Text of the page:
I don’t know about you, but I feel like once I finally get a handle on things, I need to change it. I’ve found it true for everything from food, fighting, nap schedules. Recently, I’ve realized that my processes for dealing with seasonal/size clothing swaps have changed.

As the girls got older and are able to dress & put away their own clothes, we’ve moved away from a family closet model. If you are interested in how we made a family closet work, you can read the original.

6 Steps to an Efficient Seasonal Clothing Swap

Today, though, I wanted to share our process for seasonal clothing swaps. If you are noticing that your kids pants or dresses are getting a bit short, this process works there, too.

1. Shoes

I always swap shoes first because many years the snow is gone, but it’s still a bit chilly. If we are lucky, snow goes away in March and it’s time to find sneakers or cowboy boots. Even if we aren’t lucky, I still need to find church shoes for Easter. We check to see if last years shoes fit or if we have hand-me-downs on deck.

2. Socks

I LOATHE kids socks until they hit about size 5. After that, I only buy Goldtoe socks because the stripes = sock heaven. I always know whose socks are laying around. Unless they are sharing a size. Like now.

3. Swimsuits

We do not live in a swim all year kind of place. But! Swim lessons (for us) start in May. If you haven’t been swimming in a while, it may be time to make sure last years suits are still decent. My girls had a growth spurt and one had her swimsuit only come up to her belly button 😮!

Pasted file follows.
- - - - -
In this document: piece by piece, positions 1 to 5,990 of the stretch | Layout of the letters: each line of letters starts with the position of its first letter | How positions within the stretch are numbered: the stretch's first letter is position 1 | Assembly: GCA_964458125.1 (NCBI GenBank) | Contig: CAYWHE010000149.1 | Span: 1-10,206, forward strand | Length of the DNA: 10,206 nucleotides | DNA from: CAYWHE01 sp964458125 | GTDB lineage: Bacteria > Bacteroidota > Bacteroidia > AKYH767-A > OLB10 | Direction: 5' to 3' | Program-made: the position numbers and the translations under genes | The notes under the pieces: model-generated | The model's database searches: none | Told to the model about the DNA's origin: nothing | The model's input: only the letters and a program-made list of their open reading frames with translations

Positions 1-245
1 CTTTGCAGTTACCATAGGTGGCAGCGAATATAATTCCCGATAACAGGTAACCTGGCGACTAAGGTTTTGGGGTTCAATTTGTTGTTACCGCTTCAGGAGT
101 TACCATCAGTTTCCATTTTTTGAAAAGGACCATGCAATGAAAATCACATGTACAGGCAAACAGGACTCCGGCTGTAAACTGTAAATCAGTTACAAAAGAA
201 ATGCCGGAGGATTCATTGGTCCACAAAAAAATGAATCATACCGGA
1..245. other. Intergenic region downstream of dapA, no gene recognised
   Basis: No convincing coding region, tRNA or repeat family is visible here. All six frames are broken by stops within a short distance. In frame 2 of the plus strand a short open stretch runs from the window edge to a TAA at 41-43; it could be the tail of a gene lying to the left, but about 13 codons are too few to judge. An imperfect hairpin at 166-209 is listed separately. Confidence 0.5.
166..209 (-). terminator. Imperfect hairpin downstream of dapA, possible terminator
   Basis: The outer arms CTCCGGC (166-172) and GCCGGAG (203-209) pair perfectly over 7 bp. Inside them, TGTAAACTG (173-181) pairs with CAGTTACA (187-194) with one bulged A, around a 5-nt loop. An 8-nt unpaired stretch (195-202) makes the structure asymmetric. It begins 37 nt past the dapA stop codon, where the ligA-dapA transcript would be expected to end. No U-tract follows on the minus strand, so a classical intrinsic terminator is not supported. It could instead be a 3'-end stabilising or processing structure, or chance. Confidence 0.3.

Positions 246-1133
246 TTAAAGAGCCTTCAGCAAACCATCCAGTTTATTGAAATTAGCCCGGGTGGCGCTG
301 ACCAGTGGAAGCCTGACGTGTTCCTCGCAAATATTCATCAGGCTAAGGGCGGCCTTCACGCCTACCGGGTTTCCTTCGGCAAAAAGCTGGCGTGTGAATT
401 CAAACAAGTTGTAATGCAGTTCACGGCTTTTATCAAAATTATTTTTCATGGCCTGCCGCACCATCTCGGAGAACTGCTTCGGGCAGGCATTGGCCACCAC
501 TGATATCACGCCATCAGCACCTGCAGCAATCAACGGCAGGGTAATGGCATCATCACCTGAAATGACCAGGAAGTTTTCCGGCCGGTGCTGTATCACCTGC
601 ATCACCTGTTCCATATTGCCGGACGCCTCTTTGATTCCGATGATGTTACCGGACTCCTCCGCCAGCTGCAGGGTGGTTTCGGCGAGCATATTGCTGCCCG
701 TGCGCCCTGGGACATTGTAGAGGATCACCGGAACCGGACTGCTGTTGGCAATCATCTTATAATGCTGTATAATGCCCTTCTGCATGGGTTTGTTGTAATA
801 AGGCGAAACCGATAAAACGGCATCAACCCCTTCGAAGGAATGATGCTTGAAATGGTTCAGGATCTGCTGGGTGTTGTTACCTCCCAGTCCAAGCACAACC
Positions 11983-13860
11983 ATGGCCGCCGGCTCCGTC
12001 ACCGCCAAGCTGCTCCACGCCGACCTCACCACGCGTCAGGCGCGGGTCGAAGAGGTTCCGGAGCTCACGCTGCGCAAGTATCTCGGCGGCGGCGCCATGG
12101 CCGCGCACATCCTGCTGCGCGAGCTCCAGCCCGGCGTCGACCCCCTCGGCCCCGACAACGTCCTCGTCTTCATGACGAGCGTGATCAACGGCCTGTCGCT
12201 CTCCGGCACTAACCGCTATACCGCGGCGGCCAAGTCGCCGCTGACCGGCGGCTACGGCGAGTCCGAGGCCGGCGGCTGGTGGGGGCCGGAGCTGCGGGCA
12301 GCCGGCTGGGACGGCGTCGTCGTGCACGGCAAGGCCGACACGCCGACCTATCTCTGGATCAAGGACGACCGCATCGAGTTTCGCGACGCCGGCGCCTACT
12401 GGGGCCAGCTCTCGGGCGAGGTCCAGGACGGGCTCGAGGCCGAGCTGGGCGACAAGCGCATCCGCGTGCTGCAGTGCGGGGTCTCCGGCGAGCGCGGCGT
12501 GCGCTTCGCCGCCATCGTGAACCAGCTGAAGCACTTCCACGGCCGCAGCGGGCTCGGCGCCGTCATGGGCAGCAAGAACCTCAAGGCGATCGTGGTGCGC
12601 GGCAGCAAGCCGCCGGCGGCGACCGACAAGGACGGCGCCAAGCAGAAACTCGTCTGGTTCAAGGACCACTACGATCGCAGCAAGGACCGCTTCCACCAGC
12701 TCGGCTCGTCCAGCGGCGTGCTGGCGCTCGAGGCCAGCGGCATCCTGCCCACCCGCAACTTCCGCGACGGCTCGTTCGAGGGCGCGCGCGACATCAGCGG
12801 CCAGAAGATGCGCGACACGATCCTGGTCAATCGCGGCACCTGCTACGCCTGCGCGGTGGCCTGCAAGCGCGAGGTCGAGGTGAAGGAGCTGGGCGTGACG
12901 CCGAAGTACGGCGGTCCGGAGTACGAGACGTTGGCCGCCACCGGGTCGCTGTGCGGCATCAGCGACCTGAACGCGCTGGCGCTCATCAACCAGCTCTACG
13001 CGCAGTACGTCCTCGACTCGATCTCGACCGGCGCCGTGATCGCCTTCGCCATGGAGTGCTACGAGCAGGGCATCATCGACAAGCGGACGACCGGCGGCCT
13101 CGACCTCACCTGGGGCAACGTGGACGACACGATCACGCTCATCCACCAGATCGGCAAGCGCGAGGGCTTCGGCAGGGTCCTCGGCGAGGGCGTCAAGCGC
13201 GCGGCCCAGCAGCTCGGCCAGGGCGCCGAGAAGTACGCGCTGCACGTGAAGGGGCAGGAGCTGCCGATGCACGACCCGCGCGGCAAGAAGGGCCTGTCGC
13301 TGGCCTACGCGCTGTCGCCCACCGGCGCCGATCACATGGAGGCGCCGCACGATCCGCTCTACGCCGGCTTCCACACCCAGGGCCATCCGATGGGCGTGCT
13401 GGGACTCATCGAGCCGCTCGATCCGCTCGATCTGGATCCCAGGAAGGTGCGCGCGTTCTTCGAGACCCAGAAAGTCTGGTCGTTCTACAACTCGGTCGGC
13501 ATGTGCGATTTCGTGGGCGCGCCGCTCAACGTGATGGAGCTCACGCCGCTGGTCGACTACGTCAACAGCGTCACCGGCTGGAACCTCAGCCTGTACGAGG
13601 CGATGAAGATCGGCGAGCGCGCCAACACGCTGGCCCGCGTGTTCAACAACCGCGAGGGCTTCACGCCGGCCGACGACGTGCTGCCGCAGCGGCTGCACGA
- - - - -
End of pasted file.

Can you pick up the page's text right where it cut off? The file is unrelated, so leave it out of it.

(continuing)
4. Clothes

Because spring is still fairly chilly around here, I usually start with pajamas. They usually get a new summer nightgown in their Easter basket and we keep winter blankets on beds until June, so I usually do the rest of the PJ’s first.

Dresses & shirts come next because it’s easier to layer short sleeves to adjust for the 30-60 degree days :). And on cool mornings you can add leggings to a dress.

Lastly, once it’s been 50-60 degrees on waking (or mid 70’s during the day) somewhat consistently, I will check capris/shorts/skirts.

5. Hats n More

Once the kids are playing outside semi-regularly, I bust out the sunglasses & ball caps/beach hats.

It may seem rather late, but I don’t put away mittens & winter hats until the summer clothes are out. I kid you not, it snowed on May 16 last year. I had put away the hats & mittens 10 days earlier. Now, I keep one set out in reserve :).

6. Outerwear

Outerwear like sweatshirts, mid-weight jackets and raincoats start coming out once the snow is gone & weather starts hitting 50+ during the day.

When I put away the last of the mittens, hats & scarves, I throw them all into the washing machine with the winter coats & snow pants before I put them away.

If you live in a more temperate climate (i.e. almost anywhere South of the 45th parallel), these steps might happen much earlier for you than for me. The steps should be approximately the same, though.

As much as I would like to switch out everything at once, it’s just not practical to do this far North. We’ve had 75 degree days in March followed by an ice storm leaving the power out for a week and another 6 weeks of winter.

How complicated are seasonal clothing changes in your area?

Jen S.

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